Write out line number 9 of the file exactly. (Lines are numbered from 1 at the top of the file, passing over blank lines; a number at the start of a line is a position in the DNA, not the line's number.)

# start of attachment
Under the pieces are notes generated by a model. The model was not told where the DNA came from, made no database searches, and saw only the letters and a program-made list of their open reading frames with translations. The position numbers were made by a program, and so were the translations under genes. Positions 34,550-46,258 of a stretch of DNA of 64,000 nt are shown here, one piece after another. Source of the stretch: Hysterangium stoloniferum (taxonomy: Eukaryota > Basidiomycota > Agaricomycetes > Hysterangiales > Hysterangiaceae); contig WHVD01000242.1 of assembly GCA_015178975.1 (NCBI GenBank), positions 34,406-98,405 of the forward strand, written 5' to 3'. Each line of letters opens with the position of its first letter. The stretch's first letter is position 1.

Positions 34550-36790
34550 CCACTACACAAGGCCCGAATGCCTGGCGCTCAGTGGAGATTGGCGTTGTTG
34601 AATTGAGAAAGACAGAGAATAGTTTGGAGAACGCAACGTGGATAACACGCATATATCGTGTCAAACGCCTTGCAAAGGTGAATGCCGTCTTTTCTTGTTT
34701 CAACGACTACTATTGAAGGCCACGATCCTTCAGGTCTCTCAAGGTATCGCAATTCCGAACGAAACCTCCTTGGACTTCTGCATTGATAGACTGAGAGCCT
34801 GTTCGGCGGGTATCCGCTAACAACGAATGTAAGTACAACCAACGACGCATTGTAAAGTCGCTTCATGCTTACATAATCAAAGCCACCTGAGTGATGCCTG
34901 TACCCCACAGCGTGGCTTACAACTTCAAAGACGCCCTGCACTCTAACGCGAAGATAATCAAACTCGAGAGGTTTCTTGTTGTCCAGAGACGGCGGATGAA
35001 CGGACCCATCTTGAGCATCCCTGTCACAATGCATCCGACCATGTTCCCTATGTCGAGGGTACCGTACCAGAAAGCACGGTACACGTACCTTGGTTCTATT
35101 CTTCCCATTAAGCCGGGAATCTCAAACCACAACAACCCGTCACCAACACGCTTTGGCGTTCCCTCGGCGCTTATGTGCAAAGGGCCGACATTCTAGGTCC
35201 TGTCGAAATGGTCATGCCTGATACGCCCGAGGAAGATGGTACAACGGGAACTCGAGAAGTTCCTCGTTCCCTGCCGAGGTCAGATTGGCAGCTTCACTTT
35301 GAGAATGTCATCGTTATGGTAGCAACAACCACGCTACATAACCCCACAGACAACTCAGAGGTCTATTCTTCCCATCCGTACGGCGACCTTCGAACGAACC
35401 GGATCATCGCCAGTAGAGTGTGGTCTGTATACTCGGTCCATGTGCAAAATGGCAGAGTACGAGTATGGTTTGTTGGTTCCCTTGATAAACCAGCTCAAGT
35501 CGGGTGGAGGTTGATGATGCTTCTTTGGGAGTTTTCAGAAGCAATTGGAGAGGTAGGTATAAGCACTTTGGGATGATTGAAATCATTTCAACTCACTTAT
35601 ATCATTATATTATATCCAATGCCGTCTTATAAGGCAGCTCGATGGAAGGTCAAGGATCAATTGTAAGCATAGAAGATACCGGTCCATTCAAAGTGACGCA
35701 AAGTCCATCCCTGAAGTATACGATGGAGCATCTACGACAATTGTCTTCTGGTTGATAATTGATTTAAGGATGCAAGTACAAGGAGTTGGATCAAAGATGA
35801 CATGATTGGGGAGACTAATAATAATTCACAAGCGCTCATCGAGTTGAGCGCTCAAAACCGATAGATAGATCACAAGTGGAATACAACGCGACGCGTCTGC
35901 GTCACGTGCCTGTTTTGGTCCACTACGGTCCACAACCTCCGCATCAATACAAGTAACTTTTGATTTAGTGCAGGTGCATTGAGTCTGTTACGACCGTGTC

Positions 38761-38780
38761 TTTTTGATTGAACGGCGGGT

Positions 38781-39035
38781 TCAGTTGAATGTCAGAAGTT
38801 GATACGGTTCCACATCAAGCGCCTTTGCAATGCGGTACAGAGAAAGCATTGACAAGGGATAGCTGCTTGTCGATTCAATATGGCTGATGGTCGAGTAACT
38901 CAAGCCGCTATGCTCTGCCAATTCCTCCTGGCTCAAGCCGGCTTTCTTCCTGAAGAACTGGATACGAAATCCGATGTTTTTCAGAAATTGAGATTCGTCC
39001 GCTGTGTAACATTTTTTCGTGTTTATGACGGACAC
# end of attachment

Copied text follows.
35101 CTTCCCATTAAGCCGGGAATCTCAAACCACAACAACCCGTCACCAACACGCTTTGGCGTTCCCTCGGCGCTTATGTGCAAAGGGCCGACATTCTAGGTCC